This incident occurred about 40 years ago. I was in the first year of college. It was in the afternoon of the last day of class before it closed for Holi, the festival of colors. Our college was on a street which had two schools for the boys and two for the girls, located at a short distance from one another. The road remained busy as the city civil hospital was also nearby. At the hospital gate there was a famous tea stall, which was a common hangout for students.
That day, some of the students were loitering around the tea stall after finishing their classes. A girl student of class X or XI in her school uniform, was returning home on a cycle rickshaw. As the rickshaw drew near, one of the boys rushed towards the girl on the rickshaw and forcefully applied the “gulal” (colored dry powder) on her face and while doing so, he also roughly squeezed her breasts. His other friends shouted “Holi Hai” and tried their hands too, at applying gulal upon her face. I saw the girl helplessly crying and trying her best to protect herself from those rowdies. The rickshaw puller tried pulling the rickshaw away from the scene, in his attempts to save the girl from those predators. But what was the response of the people including me, who were present? Nothing! They remained bystanders. I was dazed and shocked at seeing this happening right before my eyes. I was fearful of intervening, and standing up against those strong boys, who carried an ill reputation.
I have never forgotten the agonized cries and fearful expression on the face of the hapless victim. She would have hoped that some of the people present would intervene and save her from this assault taking place in broad daylight in a busy street, but help never came. It was one of those normalized forms of public rowdyism which gets a veneer of social sanction during the Holi festival. The guilt of inaction pricks my conscience till today.
Another such sickening memory relates to an event which could play out on any day of the year. A passenger train connected some of the small stations to our town. This train would normally be filled with tribal women and men returning to their villages after selling the firewood they would have brought from the forest. Those women would be of a mixed age group, from a thirteen-year-old young girl to a fifty-year-old woman. They would be sitting on the wooden seats or just standing inside a crowded train. Young boys from the town would sometime enter the crowded compartment in the evening with an intention to squeeze the breasts of the vulnerable women. The poor women would shout and scream in resistance to such attempts and would hurl abuses in their own language, but it did not deter the perpetrators, as they slipped out of the coach swiftly, after getting their kick from the perverse pleasure. I learnt about this from one of my classmates who while describing it, considered it just a matter of fun to boast about.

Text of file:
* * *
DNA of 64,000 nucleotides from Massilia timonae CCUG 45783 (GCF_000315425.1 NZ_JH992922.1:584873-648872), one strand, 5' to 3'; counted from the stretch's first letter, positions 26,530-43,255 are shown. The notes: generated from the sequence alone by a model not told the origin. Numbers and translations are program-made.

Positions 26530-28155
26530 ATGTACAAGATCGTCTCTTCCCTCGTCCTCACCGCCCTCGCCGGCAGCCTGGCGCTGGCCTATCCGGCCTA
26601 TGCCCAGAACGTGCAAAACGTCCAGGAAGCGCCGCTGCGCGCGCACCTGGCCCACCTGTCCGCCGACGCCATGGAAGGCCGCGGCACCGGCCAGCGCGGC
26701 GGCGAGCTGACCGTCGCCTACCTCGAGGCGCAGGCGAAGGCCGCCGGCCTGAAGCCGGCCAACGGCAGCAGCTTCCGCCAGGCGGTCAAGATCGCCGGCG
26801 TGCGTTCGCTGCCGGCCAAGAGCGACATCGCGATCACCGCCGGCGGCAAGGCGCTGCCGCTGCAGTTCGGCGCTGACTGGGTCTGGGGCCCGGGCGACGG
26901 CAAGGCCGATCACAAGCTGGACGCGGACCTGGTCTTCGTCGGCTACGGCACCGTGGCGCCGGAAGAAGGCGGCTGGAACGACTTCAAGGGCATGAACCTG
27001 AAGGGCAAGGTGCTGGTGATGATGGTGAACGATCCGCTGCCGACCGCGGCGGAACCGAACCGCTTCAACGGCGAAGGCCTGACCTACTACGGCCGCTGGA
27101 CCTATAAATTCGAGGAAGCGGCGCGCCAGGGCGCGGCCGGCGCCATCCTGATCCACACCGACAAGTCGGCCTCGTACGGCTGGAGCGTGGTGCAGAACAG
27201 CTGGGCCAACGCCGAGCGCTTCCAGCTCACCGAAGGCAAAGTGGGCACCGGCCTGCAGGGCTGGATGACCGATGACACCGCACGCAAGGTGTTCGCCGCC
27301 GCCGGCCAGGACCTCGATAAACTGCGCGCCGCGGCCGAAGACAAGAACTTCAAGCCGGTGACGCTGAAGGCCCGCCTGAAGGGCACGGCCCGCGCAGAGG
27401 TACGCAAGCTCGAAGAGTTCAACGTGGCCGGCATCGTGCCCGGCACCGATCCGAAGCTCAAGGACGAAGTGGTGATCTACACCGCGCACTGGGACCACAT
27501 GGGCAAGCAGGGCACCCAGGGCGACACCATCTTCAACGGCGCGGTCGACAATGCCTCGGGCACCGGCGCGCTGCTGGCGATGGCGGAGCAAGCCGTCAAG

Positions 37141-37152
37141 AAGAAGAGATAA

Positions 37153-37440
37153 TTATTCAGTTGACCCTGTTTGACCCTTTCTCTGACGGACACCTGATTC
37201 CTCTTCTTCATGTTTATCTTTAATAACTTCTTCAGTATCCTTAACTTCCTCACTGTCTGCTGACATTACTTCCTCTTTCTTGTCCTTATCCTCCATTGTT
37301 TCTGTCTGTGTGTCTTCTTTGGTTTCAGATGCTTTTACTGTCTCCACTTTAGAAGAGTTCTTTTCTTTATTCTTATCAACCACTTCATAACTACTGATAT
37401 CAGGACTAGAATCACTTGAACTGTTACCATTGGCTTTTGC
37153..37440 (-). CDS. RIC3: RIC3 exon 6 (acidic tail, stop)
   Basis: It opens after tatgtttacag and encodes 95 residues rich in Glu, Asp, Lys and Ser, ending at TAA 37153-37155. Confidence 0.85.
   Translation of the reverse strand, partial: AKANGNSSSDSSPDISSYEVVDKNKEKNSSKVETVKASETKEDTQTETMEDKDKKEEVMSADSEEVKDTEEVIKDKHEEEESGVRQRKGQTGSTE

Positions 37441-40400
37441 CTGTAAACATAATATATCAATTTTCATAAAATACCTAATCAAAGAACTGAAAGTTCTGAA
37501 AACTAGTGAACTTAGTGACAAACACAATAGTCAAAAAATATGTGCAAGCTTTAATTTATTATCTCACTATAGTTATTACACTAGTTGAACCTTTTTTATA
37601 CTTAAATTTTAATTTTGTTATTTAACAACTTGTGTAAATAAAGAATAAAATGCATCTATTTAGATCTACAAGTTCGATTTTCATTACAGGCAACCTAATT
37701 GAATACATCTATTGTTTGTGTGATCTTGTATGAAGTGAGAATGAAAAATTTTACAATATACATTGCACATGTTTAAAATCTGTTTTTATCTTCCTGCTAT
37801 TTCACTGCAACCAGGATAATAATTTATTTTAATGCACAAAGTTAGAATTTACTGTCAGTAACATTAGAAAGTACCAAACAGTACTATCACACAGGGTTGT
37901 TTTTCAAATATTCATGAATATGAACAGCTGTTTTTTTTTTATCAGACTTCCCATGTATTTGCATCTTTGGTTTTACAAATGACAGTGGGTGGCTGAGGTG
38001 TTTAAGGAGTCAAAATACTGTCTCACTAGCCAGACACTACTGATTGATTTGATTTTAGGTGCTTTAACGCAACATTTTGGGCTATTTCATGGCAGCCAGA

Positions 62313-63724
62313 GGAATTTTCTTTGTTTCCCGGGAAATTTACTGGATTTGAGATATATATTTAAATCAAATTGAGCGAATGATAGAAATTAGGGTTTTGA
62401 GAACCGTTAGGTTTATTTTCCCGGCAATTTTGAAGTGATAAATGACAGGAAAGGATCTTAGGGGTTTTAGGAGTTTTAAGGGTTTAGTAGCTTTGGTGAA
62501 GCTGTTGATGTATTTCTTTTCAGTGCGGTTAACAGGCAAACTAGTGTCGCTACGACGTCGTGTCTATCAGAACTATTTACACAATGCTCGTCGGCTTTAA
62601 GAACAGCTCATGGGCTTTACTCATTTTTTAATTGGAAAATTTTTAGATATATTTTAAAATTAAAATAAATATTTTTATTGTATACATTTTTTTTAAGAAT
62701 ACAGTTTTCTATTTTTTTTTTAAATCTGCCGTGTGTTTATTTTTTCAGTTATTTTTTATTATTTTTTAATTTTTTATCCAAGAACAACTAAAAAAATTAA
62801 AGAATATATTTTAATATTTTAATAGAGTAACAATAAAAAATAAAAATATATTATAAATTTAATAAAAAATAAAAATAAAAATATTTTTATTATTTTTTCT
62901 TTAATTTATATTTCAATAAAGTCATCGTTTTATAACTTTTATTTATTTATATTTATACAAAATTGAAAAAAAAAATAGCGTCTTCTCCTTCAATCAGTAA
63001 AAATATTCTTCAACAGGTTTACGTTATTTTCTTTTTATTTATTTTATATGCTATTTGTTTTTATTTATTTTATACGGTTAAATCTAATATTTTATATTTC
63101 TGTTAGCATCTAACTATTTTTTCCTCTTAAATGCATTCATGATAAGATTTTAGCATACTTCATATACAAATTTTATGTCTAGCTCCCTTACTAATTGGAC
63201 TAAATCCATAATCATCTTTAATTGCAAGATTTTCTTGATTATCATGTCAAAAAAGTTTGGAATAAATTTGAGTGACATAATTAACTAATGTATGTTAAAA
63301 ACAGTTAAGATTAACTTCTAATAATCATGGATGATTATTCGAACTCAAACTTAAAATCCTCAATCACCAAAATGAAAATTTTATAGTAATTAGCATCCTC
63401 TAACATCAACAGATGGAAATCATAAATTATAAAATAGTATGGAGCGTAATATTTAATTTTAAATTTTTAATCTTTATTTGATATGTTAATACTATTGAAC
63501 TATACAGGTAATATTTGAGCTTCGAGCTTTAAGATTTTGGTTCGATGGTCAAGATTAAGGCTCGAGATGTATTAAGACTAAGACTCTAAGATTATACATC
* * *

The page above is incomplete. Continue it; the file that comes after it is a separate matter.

Reflecting upon those memories from my adolescent years, I recognize that the tendencies of sexual assault and acts of violence against women are deeply entrenched in our society and are imbibed by the boys at an early age. These are normalized and passed off with comments such as “boys will be boys”. I did not know it then, but I can relate these abusive behaviors with the notion of “male entitlement”, which gets bolstered by the non-intervention of the “public”, which largely remains a bystander while witnessing such incidents. What would have helped me then, as a young student, to gather courage to intervene or speak up against such behaviour? I am not sure if I have the answer.
It makes me realize how tough the challenge to stand up against the abuse and exploitation of women which happens on a regular basis at homes or in public places is. After many years of engagement in the field of gender justice I sometime wonder when it would change. My own experience tells me that the road could be long and painfully slow, but I still carry the hope of seeing a gradual change in our mindsets, in critically reflecting upon those patriarchal tendencies present in us, recognizing its devastating effects and speaking out against it in our circles of influence. I hope that one day we will find the courage of our convictions to stand up and intervene and not remain a helpless bystander to the crimes against women.
By Raaj Mondol
Raaj Mondol is a training facilitator on Gender justice and is engaged in raising awareness on gender-based violence.